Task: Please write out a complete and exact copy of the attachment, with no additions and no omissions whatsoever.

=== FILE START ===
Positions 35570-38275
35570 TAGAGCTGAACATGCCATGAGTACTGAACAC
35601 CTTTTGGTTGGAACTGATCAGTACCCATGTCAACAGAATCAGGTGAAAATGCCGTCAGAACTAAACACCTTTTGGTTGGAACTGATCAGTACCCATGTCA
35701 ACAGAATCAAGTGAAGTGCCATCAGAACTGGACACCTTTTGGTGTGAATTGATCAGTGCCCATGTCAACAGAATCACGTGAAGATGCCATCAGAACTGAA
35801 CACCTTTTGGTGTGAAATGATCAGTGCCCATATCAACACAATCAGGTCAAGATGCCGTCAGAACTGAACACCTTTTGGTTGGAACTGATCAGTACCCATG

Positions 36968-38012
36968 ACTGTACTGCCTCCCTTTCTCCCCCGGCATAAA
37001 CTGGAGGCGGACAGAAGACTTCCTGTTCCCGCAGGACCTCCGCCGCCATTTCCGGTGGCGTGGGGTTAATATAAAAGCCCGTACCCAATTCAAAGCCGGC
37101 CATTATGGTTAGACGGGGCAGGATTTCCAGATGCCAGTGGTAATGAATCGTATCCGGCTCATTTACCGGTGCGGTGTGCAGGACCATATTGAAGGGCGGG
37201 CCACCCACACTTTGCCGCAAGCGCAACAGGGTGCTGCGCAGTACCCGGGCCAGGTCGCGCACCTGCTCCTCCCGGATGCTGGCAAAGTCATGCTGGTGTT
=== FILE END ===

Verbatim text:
Positions 35570-38275
35570 TAGAGCTGAACATGCCATGAGTACTGAACAC
35601 CTTTTGGTTGGAACTGATCAGTACCCATGTCAACAGAATCAGGTGAAAATGCCGTCAGAACTAAACACCTTTTGGTTGGAACTGATCAGTACCCATGTCA
35701 ACAGAATCAAGTGAAGTGCCATCAGAACTGGACACCTTTTGGTGTGAATTGATCAGTGCCCATGTCAACAGAATCACGTGAAGATGCCATCAGAACTGAA
35801 CACCTTTTGGTGTGAAATGATCAGTGCCCATATCAACACAATCAGGTCAAGATGCCGTCAGAACTGAACACCTTTTGGTTGGAACTGATCAGTACCCATG

Positions 36968-38012
36968 ACTGTACTGCCTCCCTTTCTCCCCCGGCATAAA
37001 CTGGAGGCGGACAGAAGACTTCCTGTTCCCGCAGGACCTCCGCCGCCATTTCCGGTGGCGTGGGGTTAATATAAAAGCCCGTACCCAATTCAAAGCCGGC
37101 CATTATGGTTAGACGGGGCAGGATTTCCAGATGCCAGTGGTAATGAATCGTATCCGGCTCATTTACCGGTGCGGTGTGCAGGACCATATTGAAGGGCGGG
37201 CCACCCACACTTTGCCGCAAGCGCAACAGGGTGCTGCGCAGTACCCGGGCCAGGTCGCGCACCTGCTCCTCCCGGATGCTGGCAAAGTCATGCTGGTGTT